Other FE institutions such as the Bedford College Group and Fircroft College have incorporated action research as a CPD option, and this is something that I hope we will build in to our offer at Sandwell. The members of the Sandwell College Research Network are enthused about establishing research in our institution, and I have a personal agenda that any research we undertake is of good quality, ethical and contributes something to policy or practice. Some other colleges who are already considering ethics in research are sharing their processes with me and my colleagues at the University of Wolverhampton are also happy to provide guidance in this area. I’m hopeful that we will be able to start collaborating and working on new practitioner led projects by the start of the next academic year. Prioritising the research that is already taking place within the college will give us time to establish our own processes, make connections with others in the organisations and refine any research proposals that we wish to take forward.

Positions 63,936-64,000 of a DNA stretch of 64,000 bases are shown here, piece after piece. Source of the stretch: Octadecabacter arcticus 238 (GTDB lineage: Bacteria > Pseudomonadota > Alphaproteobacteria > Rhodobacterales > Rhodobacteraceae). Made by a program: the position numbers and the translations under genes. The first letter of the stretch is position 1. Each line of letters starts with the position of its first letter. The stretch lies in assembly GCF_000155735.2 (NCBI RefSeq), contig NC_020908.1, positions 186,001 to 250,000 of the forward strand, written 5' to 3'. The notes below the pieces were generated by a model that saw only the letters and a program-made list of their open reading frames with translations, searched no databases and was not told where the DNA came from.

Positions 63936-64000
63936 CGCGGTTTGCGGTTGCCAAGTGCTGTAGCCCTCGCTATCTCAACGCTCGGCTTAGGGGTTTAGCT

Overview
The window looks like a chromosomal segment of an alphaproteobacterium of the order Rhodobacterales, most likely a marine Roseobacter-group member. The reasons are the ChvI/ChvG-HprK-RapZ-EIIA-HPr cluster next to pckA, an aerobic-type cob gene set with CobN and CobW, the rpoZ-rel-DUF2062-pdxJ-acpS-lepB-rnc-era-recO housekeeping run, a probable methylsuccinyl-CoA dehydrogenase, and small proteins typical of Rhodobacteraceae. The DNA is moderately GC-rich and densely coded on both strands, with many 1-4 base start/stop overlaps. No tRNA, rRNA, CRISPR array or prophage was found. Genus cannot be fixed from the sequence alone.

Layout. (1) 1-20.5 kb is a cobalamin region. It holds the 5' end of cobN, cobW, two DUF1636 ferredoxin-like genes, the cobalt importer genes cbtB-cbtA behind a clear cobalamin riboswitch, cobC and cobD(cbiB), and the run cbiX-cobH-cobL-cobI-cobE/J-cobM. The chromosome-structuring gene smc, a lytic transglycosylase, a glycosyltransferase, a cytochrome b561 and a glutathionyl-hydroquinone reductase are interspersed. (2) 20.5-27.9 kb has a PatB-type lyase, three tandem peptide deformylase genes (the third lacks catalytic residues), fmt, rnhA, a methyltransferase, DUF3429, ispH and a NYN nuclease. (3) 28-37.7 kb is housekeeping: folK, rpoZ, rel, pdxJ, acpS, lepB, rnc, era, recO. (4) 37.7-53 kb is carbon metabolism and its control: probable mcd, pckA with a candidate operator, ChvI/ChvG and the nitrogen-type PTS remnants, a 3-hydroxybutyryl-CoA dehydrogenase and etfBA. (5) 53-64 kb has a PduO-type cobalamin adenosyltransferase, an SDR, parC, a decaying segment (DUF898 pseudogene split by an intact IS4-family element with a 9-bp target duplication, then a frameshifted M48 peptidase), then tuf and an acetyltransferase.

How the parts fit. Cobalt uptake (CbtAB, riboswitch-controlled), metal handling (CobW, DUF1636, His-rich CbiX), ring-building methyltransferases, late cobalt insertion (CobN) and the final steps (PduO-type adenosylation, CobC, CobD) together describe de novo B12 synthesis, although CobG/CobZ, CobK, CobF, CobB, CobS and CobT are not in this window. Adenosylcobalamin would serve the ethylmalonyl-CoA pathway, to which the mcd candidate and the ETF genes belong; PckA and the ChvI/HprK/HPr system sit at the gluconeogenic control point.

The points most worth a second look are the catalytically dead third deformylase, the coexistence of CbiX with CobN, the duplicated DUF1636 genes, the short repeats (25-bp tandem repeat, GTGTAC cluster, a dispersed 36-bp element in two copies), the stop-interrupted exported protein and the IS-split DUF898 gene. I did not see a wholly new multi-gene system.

What is becoming apparent is that the wider FE Research community is vast, gathering momentum and scholarly recognition. The voice of researchers from within the FE sector are beginning to be heard, and I am only too happy for our institution to be part of that.
Jones, S. (2020) ‘Why do we not value the voice of FE Teachers?’ Accessed 18/02/21 [online] https://www.tes.com/news/why-do-we-not-value-voice-fe-teachers
Lloyd, C. and Jones, S. (2018) ‘Researching the Sector from within: the experience of establishing a research group within a FE college’. Research in Post Compulsory Education. 23 (1) pp 75-93.
Solvason, C. and Elliot, G. (2013) ‘Why is Research Still Invisible in Further Education?’ Journal of Learning Development in Higher Education 6 (Nov) pp 1-17.
Wenger, E., McDermott, R.A. and Snyder, W. (2002) Cultivating Communities of Practice: A Guide to Managing Knowledge. Boston: Harvard Business Press.